PCC, Presbyterian Church in Cameroon
The Basel Mission (now Mission 21) has been active in western Cameroon since 1886. The Presbyterian Church in Cameroon (PCC) achieved its independence in 1957, even before Cameroon itself declared independence. Since then, it has been self-supporting in most sectors of its work.
Nowadays, the PCC is the largest Protestant denomination in English-speaking West Africa. Its members number about 1.5 million, spread across 25 church districts; most are located in the Anglophone regions, but there are also some in the French-speaking part of Cameroon. Diversity is the keynote of life in the church congregations, with significant parts played by church movements, committed women's and men's groups, youth work and a variety of choirs.
The church is highly important as a force that helps to shape society, and this aspect is also expressed in an extensive range of educational facilities including pre-school institutions, primary and secondary schools, and a teacher training college. In the healthcare sector, the church operates various hospitals, specialised clinics and health centres. To create career opportunities, young people are trained in commercial enterprises; the youth centres also offer additional vocational training courses. The rural population is served by a programme that provides on-site advisory support for farmers as well as centralised courses at the agricultural training facility. Theologians are trained at the Kumba Presbyterian Theological Seminary (PTS). The PCC is an important voice in national and international ecumenical bodies.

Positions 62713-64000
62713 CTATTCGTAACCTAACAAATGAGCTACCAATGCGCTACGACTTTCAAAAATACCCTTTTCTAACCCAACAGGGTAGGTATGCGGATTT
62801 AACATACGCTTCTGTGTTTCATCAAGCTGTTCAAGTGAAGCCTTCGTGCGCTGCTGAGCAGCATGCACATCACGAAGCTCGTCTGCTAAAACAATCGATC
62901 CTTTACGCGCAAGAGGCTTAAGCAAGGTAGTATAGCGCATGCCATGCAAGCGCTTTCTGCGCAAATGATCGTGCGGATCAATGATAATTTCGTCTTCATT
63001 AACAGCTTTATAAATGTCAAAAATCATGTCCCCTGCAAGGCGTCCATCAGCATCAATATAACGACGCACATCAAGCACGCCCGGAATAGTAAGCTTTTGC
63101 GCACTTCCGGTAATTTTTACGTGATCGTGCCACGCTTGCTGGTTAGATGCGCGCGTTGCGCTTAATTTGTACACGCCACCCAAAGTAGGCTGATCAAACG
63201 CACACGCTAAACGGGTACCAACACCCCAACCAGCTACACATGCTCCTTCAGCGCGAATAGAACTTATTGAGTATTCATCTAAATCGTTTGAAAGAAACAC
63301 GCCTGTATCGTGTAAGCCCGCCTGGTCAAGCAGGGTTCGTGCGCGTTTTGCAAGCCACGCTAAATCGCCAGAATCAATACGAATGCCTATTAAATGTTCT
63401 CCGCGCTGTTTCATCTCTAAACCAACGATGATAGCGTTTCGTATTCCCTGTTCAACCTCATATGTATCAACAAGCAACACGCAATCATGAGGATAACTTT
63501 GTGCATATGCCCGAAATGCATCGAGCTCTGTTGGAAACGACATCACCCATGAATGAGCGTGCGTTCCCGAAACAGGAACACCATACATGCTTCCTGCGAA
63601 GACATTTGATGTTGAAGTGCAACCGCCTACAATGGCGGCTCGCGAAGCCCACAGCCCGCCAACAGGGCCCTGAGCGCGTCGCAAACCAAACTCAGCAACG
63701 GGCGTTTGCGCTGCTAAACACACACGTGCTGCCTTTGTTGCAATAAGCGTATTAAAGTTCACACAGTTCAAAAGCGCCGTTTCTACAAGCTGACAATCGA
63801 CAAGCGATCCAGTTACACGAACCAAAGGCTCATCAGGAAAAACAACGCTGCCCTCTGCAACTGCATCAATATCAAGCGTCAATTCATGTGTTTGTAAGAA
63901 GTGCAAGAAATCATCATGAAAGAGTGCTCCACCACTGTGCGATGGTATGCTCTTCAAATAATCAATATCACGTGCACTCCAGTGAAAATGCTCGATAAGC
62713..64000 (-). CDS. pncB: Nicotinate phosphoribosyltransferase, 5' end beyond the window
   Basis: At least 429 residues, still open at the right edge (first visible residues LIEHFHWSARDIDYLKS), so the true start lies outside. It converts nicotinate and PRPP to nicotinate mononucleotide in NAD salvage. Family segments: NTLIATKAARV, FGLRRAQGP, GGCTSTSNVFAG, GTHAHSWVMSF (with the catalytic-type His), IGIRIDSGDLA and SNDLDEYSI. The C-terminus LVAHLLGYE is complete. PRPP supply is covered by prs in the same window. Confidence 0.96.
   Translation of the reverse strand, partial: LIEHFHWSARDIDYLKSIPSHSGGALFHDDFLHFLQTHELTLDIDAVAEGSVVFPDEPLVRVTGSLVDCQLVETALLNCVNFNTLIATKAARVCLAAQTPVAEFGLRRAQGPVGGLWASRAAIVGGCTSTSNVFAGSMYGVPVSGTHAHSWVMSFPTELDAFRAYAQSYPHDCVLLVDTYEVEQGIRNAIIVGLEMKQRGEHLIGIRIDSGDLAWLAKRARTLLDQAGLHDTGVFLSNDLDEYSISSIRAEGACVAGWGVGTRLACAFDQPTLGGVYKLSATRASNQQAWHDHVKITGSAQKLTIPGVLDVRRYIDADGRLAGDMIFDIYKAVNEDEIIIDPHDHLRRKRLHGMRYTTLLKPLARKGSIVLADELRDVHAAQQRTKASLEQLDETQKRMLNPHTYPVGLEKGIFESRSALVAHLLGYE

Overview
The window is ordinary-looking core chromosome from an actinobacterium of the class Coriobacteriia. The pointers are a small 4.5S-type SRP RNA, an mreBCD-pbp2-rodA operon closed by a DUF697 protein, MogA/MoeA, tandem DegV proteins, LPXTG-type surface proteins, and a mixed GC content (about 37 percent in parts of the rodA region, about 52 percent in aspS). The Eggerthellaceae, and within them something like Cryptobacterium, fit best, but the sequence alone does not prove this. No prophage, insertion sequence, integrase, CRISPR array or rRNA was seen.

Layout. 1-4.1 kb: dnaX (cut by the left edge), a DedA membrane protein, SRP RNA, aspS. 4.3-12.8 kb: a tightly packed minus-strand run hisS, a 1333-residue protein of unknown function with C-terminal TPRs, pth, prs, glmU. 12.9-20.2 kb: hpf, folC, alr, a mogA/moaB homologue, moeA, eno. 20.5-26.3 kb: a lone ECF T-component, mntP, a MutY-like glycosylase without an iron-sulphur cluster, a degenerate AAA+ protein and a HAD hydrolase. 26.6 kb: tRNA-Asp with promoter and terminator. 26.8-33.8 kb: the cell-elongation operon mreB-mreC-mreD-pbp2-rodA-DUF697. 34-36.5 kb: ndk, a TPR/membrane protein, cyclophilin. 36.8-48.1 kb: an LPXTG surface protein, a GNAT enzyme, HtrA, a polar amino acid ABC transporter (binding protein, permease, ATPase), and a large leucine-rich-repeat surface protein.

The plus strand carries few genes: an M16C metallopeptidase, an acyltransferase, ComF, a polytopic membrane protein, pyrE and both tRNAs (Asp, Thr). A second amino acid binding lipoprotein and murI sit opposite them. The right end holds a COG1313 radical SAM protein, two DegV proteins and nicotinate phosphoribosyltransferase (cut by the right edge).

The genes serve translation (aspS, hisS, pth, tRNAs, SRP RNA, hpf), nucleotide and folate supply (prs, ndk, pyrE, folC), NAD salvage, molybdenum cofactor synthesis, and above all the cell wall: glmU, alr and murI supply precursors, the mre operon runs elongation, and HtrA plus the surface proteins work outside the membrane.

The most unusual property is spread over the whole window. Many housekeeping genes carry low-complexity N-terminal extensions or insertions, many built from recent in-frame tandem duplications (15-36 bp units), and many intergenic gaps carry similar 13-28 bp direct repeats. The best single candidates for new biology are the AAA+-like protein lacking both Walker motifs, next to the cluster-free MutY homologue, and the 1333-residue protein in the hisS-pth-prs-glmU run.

During the current crisis in the Anglophone regions, the PCC plays a critical part not only in championing a peaceful solution, but also in providing emergency relief for the victims of the conflict; this activity is coordinated by Mission 21. In addition to emergency relief, Mission 21 collaborates closely with the PCC on all three core themes (healthcare, income creation and theological training).